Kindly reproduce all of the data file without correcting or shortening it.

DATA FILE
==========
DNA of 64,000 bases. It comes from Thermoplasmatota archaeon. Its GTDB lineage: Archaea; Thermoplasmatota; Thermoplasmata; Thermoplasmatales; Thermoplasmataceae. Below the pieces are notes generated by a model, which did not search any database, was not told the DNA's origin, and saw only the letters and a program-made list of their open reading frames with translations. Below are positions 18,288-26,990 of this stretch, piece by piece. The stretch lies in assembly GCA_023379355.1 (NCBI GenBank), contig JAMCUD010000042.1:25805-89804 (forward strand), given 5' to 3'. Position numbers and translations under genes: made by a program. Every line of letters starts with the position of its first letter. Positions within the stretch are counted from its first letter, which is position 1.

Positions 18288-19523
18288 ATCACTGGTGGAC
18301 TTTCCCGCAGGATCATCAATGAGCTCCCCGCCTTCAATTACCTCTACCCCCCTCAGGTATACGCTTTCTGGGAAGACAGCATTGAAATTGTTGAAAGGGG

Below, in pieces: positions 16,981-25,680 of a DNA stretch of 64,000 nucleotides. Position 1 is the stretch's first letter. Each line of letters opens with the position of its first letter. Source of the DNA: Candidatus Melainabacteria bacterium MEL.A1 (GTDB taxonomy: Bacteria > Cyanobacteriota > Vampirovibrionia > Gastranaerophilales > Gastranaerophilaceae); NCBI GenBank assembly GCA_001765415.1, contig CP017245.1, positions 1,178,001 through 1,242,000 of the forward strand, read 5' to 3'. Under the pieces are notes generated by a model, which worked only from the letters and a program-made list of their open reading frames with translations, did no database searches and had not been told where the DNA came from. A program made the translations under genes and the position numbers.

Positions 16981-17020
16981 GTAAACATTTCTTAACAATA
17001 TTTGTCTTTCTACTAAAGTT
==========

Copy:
DNA of 64,000 bases. It comes from Thermoplasmatota archaeon. Its GTDB lineage: Archaea; Thermoplasmatota; Thermoplasmata; Thermoplasmatales; Thermoplasmataceae. Below the pieces are notes generated by a model, which did not search any database, was not told the DNA's origin, and saw only the letters and a program-made list of their open reading frames with translations. Below are positions 18,288-26,990 of this stretch, piece by piece. The stretch lies in assembly GCA_023379355.1 (NCBI GenBank), contig JAMCUD010000042.1:25805-89804 (forward strand), given 5' to 3'. Position numbers and translations under genes: made by a program. Every line of letters starts with the position of its first letter. Positions within the stretch are counted from its first letter, which is position 1.

Positions 18288-19523
18288 ATCACTGGTGGAC
18301 TTTCCCGCAGGATCATCAATGAGCTCCCCGCCTTCAATTACCTCTACCCCCCTCAGGTATACGCTTTCTGGGAAGACAGCATTGAAATTGTTGAAAGGGG

Below, in pieces: positions 16,981-25,680 of a DNA stretch of 64,000 nucleotides. Position 1 is the stretch's first letter. Each line of letters opens with the position of its first letter. Source of the DNA: Candidatus Melainabacteria bacterium MEL.A1 (GTDB taxonomy: Bacteria > Cyanobacteriota > Vampirovibrionia > Gastranaerophilales > Gastranaerophilaceae); NCBI GenBank assembly GCA_001765415.1, contig CP017245.1, positions 1,178,001 through 1,242,000 of the forward strand, read 5' to 3'. Under the pieces are notes generated by a model, which worked only from the letters and a program-made list of their open reading frames with translations, did no database searches and had not been told where the DNA came from. A program made the translations under genes and the position numbers.

Positions 16981-17020
16981 GTAAACATTTCTTAACAATA
17001 TTTGTCTTTCTACTAAAGTT